Notes (Chapter 3: Mechanics of Humanization)

1. This column is discussed in the author's Chaos and Creation and The Lately Tortured Earth and see I. Velikovsky, Earth in Upheaval, Doubleday, 1955; Harold T. Wilkins, Mysteries of Ancient South America, Secaucus, N. J., Univ. Press, 1956; Claude Schaeffer, Stratigraphie Comparée, London: Oxford U. Press, 1948.

2. Biosocial Anthropology, London: Malaby, 1975, 7.

3. New York: Macmillan, 1968.

4. Robert E. Ornstein, The Psychology of Consciousness, San Francisco: Freeman 1972, 63.

5. "The New Science of Immanuel Velikovsky," I Kronos 1, 1975, 6-7.

6. "Somatic Factors and Social Behavior," in R. Fox, ed., op. cit., 115; E. J. W. Barrington, et al., Hormones and Evolution, N. Y.: Academic Press, 2 vols., 1979.

7. A. C. Guyton, Medical Physiology, 3rd ed., Philadelphia: Saunders, 1966, 1040.

8. Dobzhansky, op. cit., 205; L. Bolk, Das Problem der Menschenwerdung, Jena: Fischer, 1926.

9. A. P. Dubrow, The Geomagnetic Field and Life, N. Y.: Plenum, 1978. Ibid., 84.

10. Emotions and Bodily changes, N. Y.: Columbia U. Press, 1935, 4th ed., 1954.

11. N. Tinbergen, The Study of Instinct, Oxford U. Press, 1969, 5th printing, 195.

12. Radiation, Genes, and Man, N. Y.: Holt, Rinehart, Winston, 1959, 43.

13. Discussed in B. Silcock, "The New Clues that Challenge Darwin," Sunday Times of London, Aug. 3, 1981, 13.

14. V. A. Mckusick and Frank A. Ruddle, "The Status of the Gene Map of the Human Chromosomes," 196 Science (22 April 1977), 390-405.

15. Op. cit,; The Major Features of Evolution, N. Y.: Columbia U. Press, 1953.

16. Ibid.

17. Ibid.

18. The Material Basis of Evolution, New Haven: Yale U. Press, 1940, 3.

19. Op. cit., 99.

20. Lewin, op. cit., 883.

21. Luis W. Alvarez, W. Alvarez, Frank Asaro, Helen V. Michel, "Extraterrestrial Cause for the Cretaceous-Tertiary Extinction," 208 Science 4448 (6 June 1980), 1095-1108. 1107; Russell, Episodes 1979 No 4, 1979, 21. Cf. Otto H. Schindewolf, "Neocatastrophism?" (trans. V. Axel Firsoff), 2 Catastrophist Geology 2 (Dec. 1977), 9-21.

22. Op. cit.

23. Quoted in Robert Bass, "Did Worlds Collide?" 4 Pensee (Fall, 1974) 8.

24. David B. Ericson, 139 Science 3356, Feb. 22, 1963.

25. L. G. Salop, "Glaciations, Biologic Crisis and Supernovae," 2 Catastrophist Geology 2 (December 1977) 22- 41; cf, Martin, P. S. and H. E. Wright eds., Pleistocene Extinctions, 1968.

26. See A. De Grazia and E. R. Milton, Solaria Binaria, Princeton, N. J.: Metron Publ., 1983, for discussion.

27. I am using the kind of reasoning about genetic change over time employed by Simpson (1953), 109-10, on the horse. He estimates 300 effective new steps were needed over 15m/ y with a mutation rate of .000 001 and no systemic mutations, or macromutations, which, he says, are unknown. See also J. B. S. Haldane's approach, "Natural Selection," 101-49, in P. R. Bell, ed., Darwin's Biological Work: Some Aspects Reconsidered, Cambridge (Eng.) U. Press, 1959. See also Wallace and Dobzhansky, op. cit.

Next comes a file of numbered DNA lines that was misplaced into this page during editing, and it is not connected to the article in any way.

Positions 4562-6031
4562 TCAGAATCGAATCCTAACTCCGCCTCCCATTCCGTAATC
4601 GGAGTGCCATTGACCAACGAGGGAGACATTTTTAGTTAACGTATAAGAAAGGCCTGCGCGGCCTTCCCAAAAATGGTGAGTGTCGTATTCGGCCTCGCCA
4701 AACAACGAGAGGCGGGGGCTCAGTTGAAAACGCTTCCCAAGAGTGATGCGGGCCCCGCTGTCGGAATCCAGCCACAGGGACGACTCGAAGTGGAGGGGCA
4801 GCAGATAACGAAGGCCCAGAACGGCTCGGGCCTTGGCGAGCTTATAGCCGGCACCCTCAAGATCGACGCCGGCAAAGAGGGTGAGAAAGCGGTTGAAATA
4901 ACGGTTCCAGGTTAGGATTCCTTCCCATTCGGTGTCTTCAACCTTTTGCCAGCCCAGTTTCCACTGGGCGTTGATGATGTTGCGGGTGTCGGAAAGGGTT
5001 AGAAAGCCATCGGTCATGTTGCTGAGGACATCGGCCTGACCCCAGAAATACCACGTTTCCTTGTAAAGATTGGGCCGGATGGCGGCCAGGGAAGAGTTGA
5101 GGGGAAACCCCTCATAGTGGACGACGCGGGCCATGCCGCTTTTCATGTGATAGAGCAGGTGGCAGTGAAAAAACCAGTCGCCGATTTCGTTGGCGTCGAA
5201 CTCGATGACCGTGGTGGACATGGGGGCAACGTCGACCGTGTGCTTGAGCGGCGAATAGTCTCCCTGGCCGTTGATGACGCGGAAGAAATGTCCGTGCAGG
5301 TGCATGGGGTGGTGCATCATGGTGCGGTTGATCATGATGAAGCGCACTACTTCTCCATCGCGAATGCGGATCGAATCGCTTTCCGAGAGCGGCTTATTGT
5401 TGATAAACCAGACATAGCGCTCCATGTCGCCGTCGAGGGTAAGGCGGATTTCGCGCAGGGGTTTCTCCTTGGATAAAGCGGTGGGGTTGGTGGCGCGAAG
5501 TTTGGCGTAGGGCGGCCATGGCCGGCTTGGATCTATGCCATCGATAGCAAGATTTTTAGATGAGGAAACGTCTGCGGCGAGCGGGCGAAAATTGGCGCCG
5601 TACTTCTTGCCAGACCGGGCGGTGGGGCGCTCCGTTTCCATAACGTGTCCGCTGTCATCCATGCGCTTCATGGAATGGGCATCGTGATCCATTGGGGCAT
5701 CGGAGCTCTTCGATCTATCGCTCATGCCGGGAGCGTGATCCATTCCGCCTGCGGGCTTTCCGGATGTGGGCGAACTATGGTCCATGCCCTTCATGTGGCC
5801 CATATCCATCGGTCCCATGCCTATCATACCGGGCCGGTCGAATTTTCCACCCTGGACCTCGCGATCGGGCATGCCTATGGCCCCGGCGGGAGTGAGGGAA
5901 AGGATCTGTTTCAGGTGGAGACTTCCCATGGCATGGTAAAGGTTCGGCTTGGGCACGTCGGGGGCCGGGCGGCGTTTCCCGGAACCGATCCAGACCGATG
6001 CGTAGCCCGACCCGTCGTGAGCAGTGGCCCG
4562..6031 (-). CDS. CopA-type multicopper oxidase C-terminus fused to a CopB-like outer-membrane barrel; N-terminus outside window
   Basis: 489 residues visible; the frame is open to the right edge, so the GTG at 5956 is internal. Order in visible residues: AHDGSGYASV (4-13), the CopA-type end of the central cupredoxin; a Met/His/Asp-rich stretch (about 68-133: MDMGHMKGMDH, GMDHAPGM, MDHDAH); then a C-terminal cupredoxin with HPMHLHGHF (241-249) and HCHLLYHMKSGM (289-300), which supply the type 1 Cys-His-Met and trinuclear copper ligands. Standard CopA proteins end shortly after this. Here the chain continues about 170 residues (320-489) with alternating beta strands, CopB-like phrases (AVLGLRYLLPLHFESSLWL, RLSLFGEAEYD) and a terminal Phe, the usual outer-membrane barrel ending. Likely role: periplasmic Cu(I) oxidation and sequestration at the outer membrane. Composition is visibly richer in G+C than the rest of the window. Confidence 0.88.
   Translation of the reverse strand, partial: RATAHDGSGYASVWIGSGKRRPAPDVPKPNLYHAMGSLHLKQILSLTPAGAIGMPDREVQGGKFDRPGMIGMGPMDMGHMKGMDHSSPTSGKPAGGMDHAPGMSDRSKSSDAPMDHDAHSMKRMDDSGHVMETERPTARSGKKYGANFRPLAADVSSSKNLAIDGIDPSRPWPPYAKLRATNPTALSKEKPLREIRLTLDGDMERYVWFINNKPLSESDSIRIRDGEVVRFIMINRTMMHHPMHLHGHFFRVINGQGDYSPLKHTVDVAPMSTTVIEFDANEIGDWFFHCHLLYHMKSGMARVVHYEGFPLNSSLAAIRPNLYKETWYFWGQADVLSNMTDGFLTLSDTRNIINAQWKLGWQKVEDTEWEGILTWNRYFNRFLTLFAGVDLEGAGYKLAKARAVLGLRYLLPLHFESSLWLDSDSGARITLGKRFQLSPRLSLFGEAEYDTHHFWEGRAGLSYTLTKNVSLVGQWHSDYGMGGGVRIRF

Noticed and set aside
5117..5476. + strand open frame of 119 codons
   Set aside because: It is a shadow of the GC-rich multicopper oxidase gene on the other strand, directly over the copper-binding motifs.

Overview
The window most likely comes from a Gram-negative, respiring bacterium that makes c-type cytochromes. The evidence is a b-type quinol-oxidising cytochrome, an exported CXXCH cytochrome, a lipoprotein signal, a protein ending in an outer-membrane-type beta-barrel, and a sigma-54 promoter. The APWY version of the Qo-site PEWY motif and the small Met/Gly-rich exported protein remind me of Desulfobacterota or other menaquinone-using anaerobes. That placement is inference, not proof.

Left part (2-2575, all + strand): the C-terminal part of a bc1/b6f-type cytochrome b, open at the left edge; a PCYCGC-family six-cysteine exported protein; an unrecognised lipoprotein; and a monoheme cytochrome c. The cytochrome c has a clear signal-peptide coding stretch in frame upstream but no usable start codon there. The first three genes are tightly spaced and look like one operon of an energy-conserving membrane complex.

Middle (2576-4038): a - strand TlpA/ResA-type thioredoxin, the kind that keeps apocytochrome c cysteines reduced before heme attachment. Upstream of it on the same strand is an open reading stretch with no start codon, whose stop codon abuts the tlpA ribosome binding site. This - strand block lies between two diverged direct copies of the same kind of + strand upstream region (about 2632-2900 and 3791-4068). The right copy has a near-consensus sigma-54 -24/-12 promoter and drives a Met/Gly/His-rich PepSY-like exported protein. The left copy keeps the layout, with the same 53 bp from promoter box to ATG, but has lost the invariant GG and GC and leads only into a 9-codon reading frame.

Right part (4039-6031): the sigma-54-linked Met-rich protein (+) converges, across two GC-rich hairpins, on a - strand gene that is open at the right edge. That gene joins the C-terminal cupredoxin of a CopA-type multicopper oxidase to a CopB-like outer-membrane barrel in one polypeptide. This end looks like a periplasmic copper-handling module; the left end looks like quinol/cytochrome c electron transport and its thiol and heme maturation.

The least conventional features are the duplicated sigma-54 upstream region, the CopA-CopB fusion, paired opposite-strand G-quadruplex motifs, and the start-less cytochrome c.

28. London Times, Lit. Supp. April 14, 1978. Life Cloud (N. Y.: Harper an Row, 1978).

29. R. E. Hope-Simpson, "Sunspots and Flu; A Correlation," 275 Nature (1978), 86. H. Hoaglund discusses "Some Biochemical Considerations of Time," in J. T. Fraser, ed., The Voices of Time, (N. Y.: Braziller, 1966), including oxygen consumption and slowing of time, and deep freezing and time slowdown of virus (325-9).

30. Ernest Jones, The Life and Works of Sigmund Freud, N. Y.: Basic Books, III, 312, 341.

31. "Influence du monde ambiant pour modifier les formes animales," Mem. de l' Acad. des Sciences, XII 91833) 63, quoted in H. F. Osborn, From the Greeks to Darwin, N. Y.: Scribner's, 1894, 199.

32. The Biblical Flood and the Ice Epoch, Seattle: Pacific Meridian, 1966.

33. S. H. Licht, ed., Therapeutic Electricity and Ultraviolet Radiation, E. Licht, New Haven, 1967.

34. Velikovsky describes this work of Mercanton and Folgheraiter in Earth in Upheaval, N. Y.: Doubleday, 1955, 146-7.

35. Dubrow, op. cit. 84.

36. Isaac Vail, Selected Works, Annular Publications, Santa Barbara, Calif., reprinted 1972.

37. In Four Tragedies and Octavia, E. F. Wartling, trans., Baltimore: Penguin, 1966, 81.

38. "Cultural Amnesia" in Earl R. Milton, ed. Recollections of a Fallen Sky, Princeton: Metron, 1978, 21-30, 26-7; Mankind in Amnesia, New York: Doubleday, 1982.

39. William Mullen, "Schizophrenia and the Fear of World Destruction," I Kronos (Spring, 1975), 70.

40. I Kronos (1975) 70.